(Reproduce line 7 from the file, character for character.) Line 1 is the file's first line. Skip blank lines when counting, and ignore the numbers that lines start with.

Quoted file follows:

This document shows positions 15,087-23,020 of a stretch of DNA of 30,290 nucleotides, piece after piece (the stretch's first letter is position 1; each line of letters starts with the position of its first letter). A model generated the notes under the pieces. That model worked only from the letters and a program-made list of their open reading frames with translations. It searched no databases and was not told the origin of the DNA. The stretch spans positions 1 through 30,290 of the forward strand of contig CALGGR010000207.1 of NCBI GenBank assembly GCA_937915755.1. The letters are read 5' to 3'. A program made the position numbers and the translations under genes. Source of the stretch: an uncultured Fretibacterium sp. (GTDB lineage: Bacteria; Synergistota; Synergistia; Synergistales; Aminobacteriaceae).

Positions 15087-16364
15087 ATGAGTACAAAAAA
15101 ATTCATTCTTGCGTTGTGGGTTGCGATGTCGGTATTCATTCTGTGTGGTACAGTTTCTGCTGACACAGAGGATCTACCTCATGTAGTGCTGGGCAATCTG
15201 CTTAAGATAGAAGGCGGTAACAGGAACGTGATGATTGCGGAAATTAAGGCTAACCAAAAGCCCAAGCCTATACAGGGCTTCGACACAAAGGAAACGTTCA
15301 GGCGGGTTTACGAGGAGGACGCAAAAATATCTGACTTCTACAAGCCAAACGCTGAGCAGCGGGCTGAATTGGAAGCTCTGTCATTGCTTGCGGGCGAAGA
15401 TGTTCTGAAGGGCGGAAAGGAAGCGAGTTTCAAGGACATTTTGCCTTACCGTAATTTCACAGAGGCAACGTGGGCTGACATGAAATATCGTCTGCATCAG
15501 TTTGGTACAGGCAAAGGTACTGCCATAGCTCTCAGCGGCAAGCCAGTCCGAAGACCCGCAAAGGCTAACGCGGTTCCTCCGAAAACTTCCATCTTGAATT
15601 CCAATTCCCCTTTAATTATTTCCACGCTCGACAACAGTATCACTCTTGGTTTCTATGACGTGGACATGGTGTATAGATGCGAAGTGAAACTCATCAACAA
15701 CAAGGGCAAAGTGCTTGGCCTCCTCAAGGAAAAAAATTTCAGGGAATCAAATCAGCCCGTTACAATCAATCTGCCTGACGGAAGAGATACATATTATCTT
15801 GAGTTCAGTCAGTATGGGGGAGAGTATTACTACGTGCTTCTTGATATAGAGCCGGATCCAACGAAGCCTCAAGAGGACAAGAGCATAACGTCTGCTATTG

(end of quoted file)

15401 TGTTCTGAAGGGCGGAAAGGAAGCGAGTTTCAAGGACATTTTGCCTTACCGTAATTTCACAGAGGCAACGTGGGCTGACATGAAATATCGTCTGCATCAG